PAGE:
How is wave energy produced?

 


The sea contains an enormous amount of energy with a clean and unlimited potential. Therefore, today we tell you everything you need to know about a specific type of energy that our oceans have: wave energy.


What is it? How is it produced and what technologies does it use? What advantages does it have and what is the current state of this energy?


What is wave energy?

It is the energy contained in the movement of the waves of the sea and that can be used to convert it into electricity. Due to its natural origin and the methods used to extract and transform it, this energy is renewable and clean.


How is wave energy produced?

Currently, wave energy can be generated by several different technologies. In fact, plants are classified by type depending on that technology.




The main ones are:


  • Oscillating water column: which has an air chamber that forces said compressed air towards a turbine that is the one that produces electricity.
  • Oscillating Wave Converter - Another device that, as the name suggests, oscillates with the waves and uses their rise and fall to capture energy and convert it.
  • Absorption point buoy: this device is a floating buoy, attached to the bottom by cables. It also uses the rise and fall of waves to generate electricity in various ways.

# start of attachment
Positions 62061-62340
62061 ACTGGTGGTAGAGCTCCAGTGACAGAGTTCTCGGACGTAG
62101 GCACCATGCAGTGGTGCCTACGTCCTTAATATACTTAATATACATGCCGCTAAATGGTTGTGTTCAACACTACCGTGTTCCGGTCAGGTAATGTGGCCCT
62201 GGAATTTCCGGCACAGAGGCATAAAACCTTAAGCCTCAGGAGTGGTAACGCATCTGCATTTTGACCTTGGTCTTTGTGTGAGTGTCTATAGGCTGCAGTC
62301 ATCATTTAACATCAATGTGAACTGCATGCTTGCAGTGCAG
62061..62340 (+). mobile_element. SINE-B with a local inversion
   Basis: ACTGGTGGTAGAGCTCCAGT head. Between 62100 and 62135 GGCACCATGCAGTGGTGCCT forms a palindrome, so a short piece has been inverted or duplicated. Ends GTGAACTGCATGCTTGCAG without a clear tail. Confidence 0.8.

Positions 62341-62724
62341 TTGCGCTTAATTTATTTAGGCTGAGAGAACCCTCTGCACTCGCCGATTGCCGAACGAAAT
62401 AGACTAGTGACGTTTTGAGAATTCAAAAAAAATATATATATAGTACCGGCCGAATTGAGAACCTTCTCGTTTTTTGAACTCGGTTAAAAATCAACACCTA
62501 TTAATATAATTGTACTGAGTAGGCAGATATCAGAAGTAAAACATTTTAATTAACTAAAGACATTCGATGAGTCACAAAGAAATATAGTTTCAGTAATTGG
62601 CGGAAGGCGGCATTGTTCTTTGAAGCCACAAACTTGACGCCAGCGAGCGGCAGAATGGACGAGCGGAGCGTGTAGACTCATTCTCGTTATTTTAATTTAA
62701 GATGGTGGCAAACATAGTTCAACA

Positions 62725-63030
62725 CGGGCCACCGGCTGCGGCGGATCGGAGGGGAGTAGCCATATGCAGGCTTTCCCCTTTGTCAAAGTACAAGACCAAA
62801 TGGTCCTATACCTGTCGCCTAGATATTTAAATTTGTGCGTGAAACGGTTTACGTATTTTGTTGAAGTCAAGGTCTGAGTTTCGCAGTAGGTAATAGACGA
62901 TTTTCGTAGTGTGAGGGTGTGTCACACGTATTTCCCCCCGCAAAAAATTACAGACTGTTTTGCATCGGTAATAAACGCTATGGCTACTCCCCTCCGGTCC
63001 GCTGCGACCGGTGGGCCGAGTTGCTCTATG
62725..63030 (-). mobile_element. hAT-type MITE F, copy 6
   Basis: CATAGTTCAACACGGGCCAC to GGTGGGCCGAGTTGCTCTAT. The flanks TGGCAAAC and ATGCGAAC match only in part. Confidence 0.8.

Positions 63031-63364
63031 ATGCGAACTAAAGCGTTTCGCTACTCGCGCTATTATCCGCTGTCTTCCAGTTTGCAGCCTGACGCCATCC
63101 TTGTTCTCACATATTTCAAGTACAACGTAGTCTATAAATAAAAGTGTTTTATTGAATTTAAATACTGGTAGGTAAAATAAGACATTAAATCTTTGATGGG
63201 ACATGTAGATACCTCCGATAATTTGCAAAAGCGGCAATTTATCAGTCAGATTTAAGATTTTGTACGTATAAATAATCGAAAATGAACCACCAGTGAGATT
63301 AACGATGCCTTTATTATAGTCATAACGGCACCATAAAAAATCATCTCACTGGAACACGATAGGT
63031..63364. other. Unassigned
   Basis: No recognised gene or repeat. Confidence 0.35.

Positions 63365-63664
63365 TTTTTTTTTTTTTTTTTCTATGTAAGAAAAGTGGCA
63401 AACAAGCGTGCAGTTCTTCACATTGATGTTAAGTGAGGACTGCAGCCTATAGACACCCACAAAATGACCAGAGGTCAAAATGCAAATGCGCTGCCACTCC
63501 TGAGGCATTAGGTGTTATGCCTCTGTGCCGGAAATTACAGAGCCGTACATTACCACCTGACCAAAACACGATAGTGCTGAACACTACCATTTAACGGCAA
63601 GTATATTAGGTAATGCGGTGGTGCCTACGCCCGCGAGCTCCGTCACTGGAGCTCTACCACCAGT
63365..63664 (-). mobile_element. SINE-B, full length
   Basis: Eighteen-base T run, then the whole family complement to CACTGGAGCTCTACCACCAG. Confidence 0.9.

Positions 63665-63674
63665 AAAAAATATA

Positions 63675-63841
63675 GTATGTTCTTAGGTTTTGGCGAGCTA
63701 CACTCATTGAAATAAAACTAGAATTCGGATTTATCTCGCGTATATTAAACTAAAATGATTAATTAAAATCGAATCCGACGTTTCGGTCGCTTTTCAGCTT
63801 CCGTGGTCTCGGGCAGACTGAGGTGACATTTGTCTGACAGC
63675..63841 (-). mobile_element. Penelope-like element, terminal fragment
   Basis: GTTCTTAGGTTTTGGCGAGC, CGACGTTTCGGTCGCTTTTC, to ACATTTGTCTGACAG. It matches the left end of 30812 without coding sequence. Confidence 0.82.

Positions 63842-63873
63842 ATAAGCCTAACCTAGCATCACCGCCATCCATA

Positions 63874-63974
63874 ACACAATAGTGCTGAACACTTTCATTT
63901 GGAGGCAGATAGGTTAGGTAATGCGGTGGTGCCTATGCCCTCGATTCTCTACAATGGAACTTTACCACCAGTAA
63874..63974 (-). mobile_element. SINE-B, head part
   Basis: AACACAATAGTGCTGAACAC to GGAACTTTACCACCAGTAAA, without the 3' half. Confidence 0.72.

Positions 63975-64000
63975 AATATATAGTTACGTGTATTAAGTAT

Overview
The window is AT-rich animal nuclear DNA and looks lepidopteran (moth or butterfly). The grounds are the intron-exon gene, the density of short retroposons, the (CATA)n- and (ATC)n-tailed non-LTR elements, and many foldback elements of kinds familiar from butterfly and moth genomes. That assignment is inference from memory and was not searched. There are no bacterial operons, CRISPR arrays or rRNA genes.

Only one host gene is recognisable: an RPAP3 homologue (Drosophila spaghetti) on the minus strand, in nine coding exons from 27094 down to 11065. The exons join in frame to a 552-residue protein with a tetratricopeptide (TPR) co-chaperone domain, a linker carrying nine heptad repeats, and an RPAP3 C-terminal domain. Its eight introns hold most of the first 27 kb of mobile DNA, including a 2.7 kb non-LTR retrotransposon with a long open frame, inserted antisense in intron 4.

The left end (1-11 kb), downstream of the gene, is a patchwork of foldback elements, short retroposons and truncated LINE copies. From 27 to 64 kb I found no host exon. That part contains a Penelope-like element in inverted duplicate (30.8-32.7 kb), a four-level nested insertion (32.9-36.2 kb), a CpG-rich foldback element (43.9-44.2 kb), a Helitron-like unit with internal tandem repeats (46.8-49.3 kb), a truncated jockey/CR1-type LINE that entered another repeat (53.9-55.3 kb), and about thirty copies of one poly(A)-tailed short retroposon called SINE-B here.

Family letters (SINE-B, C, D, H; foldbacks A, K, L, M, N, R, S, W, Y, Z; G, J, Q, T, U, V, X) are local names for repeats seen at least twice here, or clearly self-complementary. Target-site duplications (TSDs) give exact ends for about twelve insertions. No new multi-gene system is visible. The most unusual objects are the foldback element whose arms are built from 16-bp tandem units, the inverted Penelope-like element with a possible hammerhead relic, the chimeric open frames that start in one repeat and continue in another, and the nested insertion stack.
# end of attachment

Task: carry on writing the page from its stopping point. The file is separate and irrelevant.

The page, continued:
• Surface attenuator: similar to buoys, they have several interconnected floating segments that are oriented perpendicular to the incoming waves. They produce a bending movement that activates electricity-generating hydraulic pumps.
  • Overflow devices: These consist of long structures that use the speed of waves to fill a reservoir higher than the ocean. The potential energy at the height of this reservoir is captured by turbines.
  • Submerged differential pressure converters: a technology somewhat more modern than the rest, which uses membranes to extract energy through pressure difference between waves and a fluid.
  • Floating converters: which have the advantage of simpler maintenance and repair than the previous ones, as they are not submerged.

Comments